CRYSTAL LAKE – Hope lingered in the air Monday morning at D’Andrea Banquets and Conference Center as an assortment of speakers and performers channeled the work of Martin Luther King Jr.
Speakers ranging from the Rev. Zina Jacque of Community Church of Barrington – a holder of four degrees, including a doctorate and two master’s – to Crystal Lake Elementary School District 47 eighth-grader Autumn Chase graced the stage with remarks on King’s influence and how to best implement it in modern times.
Jacque spoke of seeking out others for help and advice, even if they see things differently, and to step out of one’s comfort zone in all areas of life.
“I want to be really clear – rugged individualism and self-dependence is, in part, what isolates us,” Jacque said. “[It’s] what keeps us apart. And let me go even further. If all your partners look like you do, that’s another problem. If all your partners think like you do, there’s another problem. If all your partners agree with you, pray for them.”
The eighth annual Rev. Martin Luther King Jr. Interfaith Prayer Breakfast was hosted by FaithBridge, a member of the North American Interfaith Network.
Chase was the winner of FaithBridge’s essay contest, which asked middle school students to write 300 to 350 words responding to questions revolving around this year’s theme, “conditions of hope.” Chase won $50, two tickets to the breakfast and the opportunity to read her essay at the event. She received a standing ovation after concluding her speech.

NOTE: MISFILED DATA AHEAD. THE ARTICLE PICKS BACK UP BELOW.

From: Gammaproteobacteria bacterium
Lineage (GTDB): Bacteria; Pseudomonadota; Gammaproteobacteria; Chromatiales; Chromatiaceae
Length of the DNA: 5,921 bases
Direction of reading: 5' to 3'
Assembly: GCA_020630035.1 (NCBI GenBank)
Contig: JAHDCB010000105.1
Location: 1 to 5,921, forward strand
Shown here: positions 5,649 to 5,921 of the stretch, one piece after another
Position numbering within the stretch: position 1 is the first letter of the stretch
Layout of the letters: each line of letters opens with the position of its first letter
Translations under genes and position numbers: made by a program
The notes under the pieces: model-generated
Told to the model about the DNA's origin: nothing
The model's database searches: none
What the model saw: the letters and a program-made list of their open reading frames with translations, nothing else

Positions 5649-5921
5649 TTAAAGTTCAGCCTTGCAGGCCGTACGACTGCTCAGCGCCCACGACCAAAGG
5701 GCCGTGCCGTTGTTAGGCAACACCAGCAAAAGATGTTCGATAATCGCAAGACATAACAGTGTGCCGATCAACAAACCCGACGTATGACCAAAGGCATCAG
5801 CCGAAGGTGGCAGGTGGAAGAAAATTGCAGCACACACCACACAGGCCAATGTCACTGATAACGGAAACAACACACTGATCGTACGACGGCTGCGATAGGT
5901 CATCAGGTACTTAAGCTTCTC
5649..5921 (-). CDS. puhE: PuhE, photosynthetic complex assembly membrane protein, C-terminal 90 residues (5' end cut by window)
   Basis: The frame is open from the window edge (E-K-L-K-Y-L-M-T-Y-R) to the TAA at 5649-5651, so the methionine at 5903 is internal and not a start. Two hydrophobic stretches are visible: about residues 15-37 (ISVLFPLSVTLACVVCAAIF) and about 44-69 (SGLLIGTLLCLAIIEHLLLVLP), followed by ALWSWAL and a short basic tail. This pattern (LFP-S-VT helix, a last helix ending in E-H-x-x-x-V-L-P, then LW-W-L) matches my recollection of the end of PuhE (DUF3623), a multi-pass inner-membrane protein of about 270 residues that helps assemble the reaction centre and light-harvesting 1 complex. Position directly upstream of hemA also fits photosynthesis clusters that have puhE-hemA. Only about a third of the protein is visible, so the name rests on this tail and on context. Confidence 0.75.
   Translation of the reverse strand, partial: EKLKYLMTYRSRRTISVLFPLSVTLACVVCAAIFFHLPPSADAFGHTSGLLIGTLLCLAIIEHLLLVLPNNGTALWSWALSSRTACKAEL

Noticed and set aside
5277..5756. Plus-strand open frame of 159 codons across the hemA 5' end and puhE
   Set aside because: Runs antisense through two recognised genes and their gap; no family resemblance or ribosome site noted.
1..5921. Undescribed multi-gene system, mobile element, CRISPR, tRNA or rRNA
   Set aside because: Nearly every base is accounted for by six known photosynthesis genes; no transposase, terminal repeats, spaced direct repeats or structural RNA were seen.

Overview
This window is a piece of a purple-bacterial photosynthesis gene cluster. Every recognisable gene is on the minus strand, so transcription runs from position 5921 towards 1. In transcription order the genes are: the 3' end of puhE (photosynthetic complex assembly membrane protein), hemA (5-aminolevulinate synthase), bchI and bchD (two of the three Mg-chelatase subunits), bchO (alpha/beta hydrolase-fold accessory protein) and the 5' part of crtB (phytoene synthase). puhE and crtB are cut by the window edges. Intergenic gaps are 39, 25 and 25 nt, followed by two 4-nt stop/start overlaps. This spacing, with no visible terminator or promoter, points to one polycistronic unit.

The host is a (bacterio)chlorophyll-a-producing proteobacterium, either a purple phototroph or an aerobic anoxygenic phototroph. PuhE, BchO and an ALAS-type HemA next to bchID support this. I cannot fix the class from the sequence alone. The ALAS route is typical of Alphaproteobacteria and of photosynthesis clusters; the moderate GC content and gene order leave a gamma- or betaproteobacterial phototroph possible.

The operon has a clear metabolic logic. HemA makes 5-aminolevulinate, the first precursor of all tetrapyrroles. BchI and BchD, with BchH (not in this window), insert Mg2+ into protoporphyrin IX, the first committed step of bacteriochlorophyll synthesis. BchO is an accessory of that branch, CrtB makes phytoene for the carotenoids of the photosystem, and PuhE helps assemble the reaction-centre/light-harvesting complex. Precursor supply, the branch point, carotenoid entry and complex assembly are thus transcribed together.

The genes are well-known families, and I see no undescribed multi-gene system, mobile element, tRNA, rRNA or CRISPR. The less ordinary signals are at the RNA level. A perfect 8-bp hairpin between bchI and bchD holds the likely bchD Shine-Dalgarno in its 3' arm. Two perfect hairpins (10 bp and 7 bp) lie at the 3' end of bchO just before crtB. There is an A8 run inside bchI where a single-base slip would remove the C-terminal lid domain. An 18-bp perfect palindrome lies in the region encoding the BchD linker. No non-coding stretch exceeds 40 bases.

“Human progress is neither automatic nor inevitable,” Chase said. “You must work for what you believe in.”
Chase’s essay explored what happens “when good people are silent about injustice.”
“Many think that being brave is not saying anything – not taking an aggressor’s bait. But they are wrong,” Chase said. “Being brave in the cause of justice means standing up for your beliefs and not letting others speak for you.”
The contrast of King’s famous words pushing for racial equality, compared with President Donald Trump’s recent remarks about immigrants from other mostly black nations, was not lost on those in attendance.
Jacque, the keynote speaker at the event – which was filled with people of all racial and faith backgrounds – said she rewrote the start of her speech numerous times after news of Trump’s comments broke.
“All I can tell you is that as I reduced down the emotion I’ve felt since Thursday is that the place I end up is – I refuse to give up hope. I refuse to give up hope,” Jacque said. “And let’s be clear, hope is the confident expectation of the coming good.”
As a nonprofit formed in 2007, FaithBridge uses a variety of programs, gatherings and educational opportunities to bring together people of differing traditions to learn about each other’s faiths, find common ground, “and create something beautiful and unique that ties us all together as believing human beings,” according to the organization’s website.